When using a multilayer firewall design it is not directly clear on which of these firewalls remote site-to-site VPNs should terminate. What must be considered in such scenarios? Differentiate between partners and own remote offices? Or between static and dynamic peer IPs? What about the default routes on the remote sites?
Following is a discussion about different approaches and some best practices. Since not all concepts work with all firewall vendors, the following strategies are separated by common firewalls, i.e., Cisco ASA, Fortinet FortiGate, Juniper ScreenOS, Palo Alto.
Continue reading Where to terminate Site-to-Site VPN Tunnels?
Since a few weeks I am using Tufin SecureTrack in my lab. A product which analyzes firewall policies about their usage and their changes by administrators (and much more). Therefore, the first step is to connect the firewalls to SecureTrack in two directions: SSH from SecureTrack to the device to analyze the configuration, as well as Syslog from the device to SecureTrack to real-time monitor the policy usage.
This blog post shows the adding of the following firewalls into Tufin: Cisco ASA, Fortinet FortiGate, Juniper ScreenOS, and Palo Alto PA.
Continue reading Tufin SecureTrack: Adding Devices
The native Android IPsec VPN client supports connections to the Cisco ASA firewall. This even works without the “AnyConnect for Mobile” license on the ASA. If only a basic remote access VPN connection is needed, this fits perfectly. It uses the classical IPsec protocol instead of the newer SSL version. However, the VPN tunnel works anyway.
In this short post I am showing the configuration steps on the ASA and on the Android phone in order to establish a remote access VPN tunnel.
Continue reading Cisco ASA Remote Access VPN for Android
Similar to my test lab for OSPFv2, I am testing OSPFv3 for IPv6 with the following devices: Cisco ASA, Cisco Router, Fortinet FortiGate, Juniper SSG, Palo Alto, and Quagga Router. I am showing my lab network diagram and the configuration commands/screenshots for all devices. Furthermore, I am listing some basic troubleshooting commands. In the last section, I provide a Tcpdump/Wireshark capture of an initial OSPFv3 run.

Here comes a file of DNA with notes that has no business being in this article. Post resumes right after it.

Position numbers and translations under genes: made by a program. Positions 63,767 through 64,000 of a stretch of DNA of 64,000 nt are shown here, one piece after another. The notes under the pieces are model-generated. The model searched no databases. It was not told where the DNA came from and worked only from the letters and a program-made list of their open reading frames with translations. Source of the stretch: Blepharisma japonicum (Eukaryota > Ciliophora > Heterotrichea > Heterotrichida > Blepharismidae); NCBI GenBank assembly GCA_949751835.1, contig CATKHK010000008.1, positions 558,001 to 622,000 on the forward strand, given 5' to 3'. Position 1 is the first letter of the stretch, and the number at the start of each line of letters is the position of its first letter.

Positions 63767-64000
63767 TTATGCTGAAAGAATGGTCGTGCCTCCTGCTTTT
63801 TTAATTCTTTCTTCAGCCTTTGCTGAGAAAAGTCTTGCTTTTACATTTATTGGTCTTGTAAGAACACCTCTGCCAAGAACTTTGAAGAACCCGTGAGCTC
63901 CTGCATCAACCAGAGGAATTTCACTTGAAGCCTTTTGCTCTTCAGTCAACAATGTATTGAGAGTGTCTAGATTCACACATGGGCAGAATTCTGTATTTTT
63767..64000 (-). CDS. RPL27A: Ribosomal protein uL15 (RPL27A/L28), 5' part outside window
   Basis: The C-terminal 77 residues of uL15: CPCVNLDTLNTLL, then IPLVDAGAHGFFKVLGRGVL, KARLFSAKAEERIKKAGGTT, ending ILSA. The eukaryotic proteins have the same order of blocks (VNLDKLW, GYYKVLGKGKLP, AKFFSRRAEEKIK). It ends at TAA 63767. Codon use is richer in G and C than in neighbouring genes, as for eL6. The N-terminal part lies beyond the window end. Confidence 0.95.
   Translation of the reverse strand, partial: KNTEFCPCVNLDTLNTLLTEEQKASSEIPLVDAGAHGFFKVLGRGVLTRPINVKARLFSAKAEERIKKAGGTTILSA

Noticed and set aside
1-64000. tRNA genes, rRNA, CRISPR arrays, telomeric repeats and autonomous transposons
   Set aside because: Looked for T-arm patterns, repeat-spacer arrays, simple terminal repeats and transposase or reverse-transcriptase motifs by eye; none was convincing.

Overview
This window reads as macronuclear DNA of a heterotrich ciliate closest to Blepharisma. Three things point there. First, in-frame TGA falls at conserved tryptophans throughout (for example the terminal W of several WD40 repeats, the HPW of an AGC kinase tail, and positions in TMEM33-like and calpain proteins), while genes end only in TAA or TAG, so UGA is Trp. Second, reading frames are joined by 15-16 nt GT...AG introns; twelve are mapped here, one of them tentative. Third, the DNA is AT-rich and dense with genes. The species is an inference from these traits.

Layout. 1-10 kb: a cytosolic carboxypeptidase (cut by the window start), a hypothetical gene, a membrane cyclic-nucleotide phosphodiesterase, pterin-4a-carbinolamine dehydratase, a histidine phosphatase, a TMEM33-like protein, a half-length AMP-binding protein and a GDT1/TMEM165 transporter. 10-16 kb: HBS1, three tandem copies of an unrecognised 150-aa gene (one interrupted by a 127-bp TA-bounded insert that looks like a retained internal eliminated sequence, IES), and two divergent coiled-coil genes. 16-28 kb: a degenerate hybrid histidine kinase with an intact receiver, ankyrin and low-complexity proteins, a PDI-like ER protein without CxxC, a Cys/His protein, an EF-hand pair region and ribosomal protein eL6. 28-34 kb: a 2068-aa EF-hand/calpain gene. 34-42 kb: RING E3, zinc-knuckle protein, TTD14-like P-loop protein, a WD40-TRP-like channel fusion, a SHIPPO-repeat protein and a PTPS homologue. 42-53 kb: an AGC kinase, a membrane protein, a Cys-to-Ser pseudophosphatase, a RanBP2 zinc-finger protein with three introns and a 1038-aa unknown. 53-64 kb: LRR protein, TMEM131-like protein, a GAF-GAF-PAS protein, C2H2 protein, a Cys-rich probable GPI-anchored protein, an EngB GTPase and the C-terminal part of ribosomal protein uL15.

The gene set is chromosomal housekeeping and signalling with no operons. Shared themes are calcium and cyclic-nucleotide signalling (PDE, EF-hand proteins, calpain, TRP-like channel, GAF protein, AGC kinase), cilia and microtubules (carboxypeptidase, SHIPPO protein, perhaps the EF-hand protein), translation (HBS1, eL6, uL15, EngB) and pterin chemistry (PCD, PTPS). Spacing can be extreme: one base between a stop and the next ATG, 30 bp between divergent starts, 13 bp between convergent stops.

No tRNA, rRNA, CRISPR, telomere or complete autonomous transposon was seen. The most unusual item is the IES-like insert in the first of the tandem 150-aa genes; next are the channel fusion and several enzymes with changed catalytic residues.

I am not going into deep details of OSPFv3 at all. But this lab should give basic hints/examples for configuring OSPFv3 for all of the listed devices.
Continue reading OSPFv3 for IPv6 Lab: Cisco, Fortinet, Juniper, Palo Alto, Quagga
Cisco ASA 9.4 (and later) is now supporting Policy Based Routing. Yeah. Great news, since many customers are requesting something like “HTTP traffic to the left – VoIP traffic to the right”. Coming with a new Cisco ASA 5506-X I was happy to try the policy based routing feature.
The configuration steps through the ASDM GUI are not easy and full of errors, so I try to give some hints within this blog post.
Continue reading Policy Based Routing on a Cisco ASA
Since IPv6 gets more and more important, I am using it by default on all my test firewalls, which of course support IPv6. However, when comparing the different functions and administration capabilities, they vary significantly.
Here comes my short evaluation of the IPv6 functions on the following four firewalls: Cisco ASA, Fortinet FortiGate, Juniper SSG, and Palo Alto.
Continue reading Firewall IPv6 Capabilities: Cisco, Forti, Juniper, Palo
Following is a step-by-step tutorial for a site-to-site VPN between a Fortinet FortiGate and a Cisco ASA firewall. I am showing the screenshots of the GUIs in order to configure the VPN, as well as some CLI show commands.
Continue reading IPsec Site-to-Site VPN FortiGate < -> Cisco ASA
I constructed a MRTG/Routers2 configuration template for the Cisco ASA firewall which consists the OIDs (graphs) for the interfaces, CPU, memory, VPNs, connections, ping times, and traceroute hop counts. With only four search-and-replace changes as well as a few further specifications, the whole SNMP monitoring for that firewall is configured.